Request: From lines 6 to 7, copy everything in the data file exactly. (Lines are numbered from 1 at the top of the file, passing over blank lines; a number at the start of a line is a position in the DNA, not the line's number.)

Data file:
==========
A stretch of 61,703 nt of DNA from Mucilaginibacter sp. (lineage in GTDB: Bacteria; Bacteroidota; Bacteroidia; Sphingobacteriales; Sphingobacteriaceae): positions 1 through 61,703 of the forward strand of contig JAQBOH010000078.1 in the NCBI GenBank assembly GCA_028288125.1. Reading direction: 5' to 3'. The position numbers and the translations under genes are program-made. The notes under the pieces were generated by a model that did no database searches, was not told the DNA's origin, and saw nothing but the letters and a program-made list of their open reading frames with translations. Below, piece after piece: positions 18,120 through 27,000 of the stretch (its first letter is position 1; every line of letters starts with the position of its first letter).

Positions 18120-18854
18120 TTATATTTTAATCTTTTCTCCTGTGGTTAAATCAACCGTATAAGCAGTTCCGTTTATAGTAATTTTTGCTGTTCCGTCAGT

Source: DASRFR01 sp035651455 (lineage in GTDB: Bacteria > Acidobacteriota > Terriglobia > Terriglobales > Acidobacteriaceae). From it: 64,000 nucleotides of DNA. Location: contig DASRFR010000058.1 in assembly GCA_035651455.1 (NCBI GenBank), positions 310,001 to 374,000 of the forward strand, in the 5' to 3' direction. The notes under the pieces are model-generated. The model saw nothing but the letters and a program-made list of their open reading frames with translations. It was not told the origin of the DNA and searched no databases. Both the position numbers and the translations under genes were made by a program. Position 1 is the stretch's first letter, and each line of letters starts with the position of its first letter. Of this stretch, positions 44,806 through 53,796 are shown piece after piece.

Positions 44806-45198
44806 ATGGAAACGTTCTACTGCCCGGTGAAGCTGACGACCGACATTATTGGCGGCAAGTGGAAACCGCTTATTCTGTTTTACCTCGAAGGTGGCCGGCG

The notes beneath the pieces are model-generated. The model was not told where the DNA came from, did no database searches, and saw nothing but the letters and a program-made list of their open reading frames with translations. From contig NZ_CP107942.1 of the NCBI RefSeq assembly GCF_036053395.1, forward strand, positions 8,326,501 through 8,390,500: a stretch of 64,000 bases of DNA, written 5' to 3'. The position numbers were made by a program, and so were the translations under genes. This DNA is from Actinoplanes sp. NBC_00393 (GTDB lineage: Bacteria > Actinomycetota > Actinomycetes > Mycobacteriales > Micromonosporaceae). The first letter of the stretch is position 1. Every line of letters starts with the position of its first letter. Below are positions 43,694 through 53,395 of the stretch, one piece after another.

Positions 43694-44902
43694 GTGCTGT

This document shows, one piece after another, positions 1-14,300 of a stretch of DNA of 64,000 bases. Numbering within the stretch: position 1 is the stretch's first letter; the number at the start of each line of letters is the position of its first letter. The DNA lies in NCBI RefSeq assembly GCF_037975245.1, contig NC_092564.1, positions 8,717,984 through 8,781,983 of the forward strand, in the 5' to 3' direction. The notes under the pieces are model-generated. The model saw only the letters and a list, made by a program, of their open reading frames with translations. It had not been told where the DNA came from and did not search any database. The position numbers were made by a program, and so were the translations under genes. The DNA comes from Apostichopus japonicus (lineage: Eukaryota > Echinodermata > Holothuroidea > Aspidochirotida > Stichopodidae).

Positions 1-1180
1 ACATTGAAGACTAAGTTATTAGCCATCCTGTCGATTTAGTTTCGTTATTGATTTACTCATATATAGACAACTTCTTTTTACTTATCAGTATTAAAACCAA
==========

44806 ATGGAAACGTTCTACTGCCCGGTGAAGCTGACGACCGACATTATTGGCGGCAAGTGGAAACCGCTTATTCTGTTTTACCTCGAAGGTGGCCGGCG

The notes beneath the pieces are model-generated. The model was not told where the DNA came from, did no database searches, and saw nothing but the letters and a program-made list of their open reading frames with translations. From contig NZ_CP107942.1 of the NCBI RefSeq assembly GCF_036053395.1, forward strand, positions 8,326,501 through 8,390,500: a stretch of 64,000 bases of DNA, written 5' to 3'. The position numbers were made by a program, and so were the translations under genes. This DNA is from Actinoplanes sp. NBC_00393 (GTDB lineage: Bacteria > Actinomycetota > Actinomycetes > Mycobacteriales > Micromonosporaceae). The first letter of the stretch is position 1. Every line of letters starts with the position of its first letter. Below are positions 43,694 through 53,395 of the stretch, one piece after another.